Republicans might also have noticed the opinions of their own party members and realized that attacking the “gay agenda” would prove unpopular. On the eve of the convention, a New York Times/CBS News poll reported 49% of Republican delegates were in support of either civil unions (43%) or marriage (6%) for gay couples. While 90% of Democratic delegates support either marriage (55%) or civil unions (35%), Republican delegates — the party’s conservative base — are actually more liberal on this issue than Republican voters, only 39% of whom support either option. With 58% of the American public in favor of some form of legal recognition, Republicans are actually closer to the national mood, and are hopefully beginning to understand that Buchananite “cultural war” rhetoric is fast becoming a thing of the past.
To be sure, the GOP still stands on the wrong side of history. Its platform backs the FMA, and goes so far as to declare that, “homosexuality is incompatible with military service” (not merely open homosexuality — which is barred by the Clinton-era “Don’t Ask, Don’t Tell” regulation — but homosexuality itself). At a time when our country faces such perilous threats from abroad, attacking gay people who wish to serve their country in the armed forces is not just cruel. It weakens our national security. And while the Democrats running Congress have yet to move forward on the promises they’ve made to gay voters, the party is far more welcoming to gays than the GOP. Mr. Obama did refer to “our gay and lesbian brothers and sisters” in his acceptance speech.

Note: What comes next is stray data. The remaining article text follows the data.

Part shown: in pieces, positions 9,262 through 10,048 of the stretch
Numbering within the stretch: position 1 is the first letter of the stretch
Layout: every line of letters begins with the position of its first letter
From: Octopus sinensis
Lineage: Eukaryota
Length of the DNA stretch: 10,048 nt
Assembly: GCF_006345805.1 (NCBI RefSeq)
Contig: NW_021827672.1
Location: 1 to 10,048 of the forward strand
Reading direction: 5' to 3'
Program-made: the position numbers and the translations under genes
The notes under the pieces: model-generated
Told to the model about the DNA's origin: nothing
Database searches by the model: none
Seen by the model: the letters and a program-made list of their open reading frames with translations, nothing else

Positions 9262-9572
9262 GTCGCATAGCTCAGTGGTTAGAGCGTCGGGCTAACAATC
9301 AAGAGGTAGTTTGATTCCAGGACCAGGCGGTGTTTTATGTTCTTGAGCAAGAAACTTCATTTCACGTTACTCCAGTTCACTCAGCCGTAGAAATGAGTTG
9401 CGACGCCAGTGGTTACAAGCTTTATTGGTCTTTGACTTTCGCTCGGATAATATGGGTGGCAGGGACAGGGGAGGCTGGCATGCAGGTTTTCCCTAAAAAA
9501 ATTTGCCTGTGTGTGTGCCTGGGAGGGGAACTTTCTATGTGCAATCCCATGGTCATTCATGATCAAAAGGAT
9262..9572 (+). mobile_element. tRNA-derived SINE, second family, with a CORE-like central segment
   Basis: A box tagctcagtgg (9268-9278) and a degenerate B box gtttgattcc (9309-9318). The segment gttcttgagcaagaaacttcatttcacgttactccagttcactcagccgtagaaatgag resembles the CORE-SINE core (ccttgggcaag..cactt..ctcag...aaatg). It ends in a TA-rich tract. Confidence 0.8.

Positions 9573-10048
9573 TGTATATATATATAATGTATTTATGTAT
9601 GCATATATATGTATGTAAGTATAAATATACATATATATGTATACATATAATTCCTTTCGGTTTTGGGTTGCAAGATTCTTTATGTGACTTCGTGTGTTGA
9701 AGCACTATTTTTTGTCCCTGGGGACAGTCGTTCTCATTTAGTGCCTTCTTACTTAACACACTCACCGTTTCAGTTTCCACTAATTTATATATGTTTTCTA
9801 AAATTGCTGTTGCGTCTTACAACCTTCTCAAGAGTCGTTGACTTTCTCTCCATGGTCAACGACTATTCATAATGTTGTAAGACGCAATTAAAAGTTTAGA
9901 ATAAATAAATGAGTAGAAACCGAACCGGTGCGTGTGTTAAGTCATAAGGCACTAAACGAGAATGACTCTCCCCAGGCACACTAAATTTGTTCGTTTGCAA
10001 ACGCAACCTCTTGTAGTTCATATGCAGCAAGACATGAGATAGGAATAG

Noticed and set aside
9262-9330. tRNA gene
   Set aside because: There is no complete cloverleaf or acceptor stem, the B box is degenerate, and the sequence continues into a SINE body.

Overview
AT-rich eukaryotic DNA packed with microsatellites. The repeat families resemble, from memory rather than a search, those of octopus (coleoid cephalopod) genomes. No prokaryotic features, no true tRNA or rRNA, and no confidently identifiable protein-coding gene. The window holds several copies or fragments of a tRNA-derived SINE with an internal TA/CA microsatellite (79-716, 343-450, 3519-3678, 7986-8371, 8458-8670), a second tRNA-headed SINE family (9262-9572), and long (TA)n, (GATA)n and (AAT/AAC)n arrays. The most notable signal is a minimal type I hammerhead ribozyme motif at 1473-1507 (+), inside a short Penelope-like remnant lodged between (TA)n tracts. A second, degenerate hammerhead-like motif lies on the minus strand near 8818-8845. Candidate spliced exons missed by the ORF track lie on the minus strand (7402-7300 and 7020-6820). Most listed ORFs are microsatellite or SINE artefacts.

As Mr. McCain made clear last week, the last eight years of Republican rule in Washington have forced many people to question whether his party actually stands for its self-declared principles of individual liberty and smaller government. In this regard, he criticized his party for succumbing to the “temptations of corruption” and wasteful spending. But he also could have gone after their cynical stigmatization of an entire class of citizens. That Mr. McCain declined to go after his party on this matter is unfortunate, if understandable, given the grief he’s caused them on so many other fronts. It may sound like cold comfort, but gay people have something to appreciate in the fact that, this year, Republicans left them alone.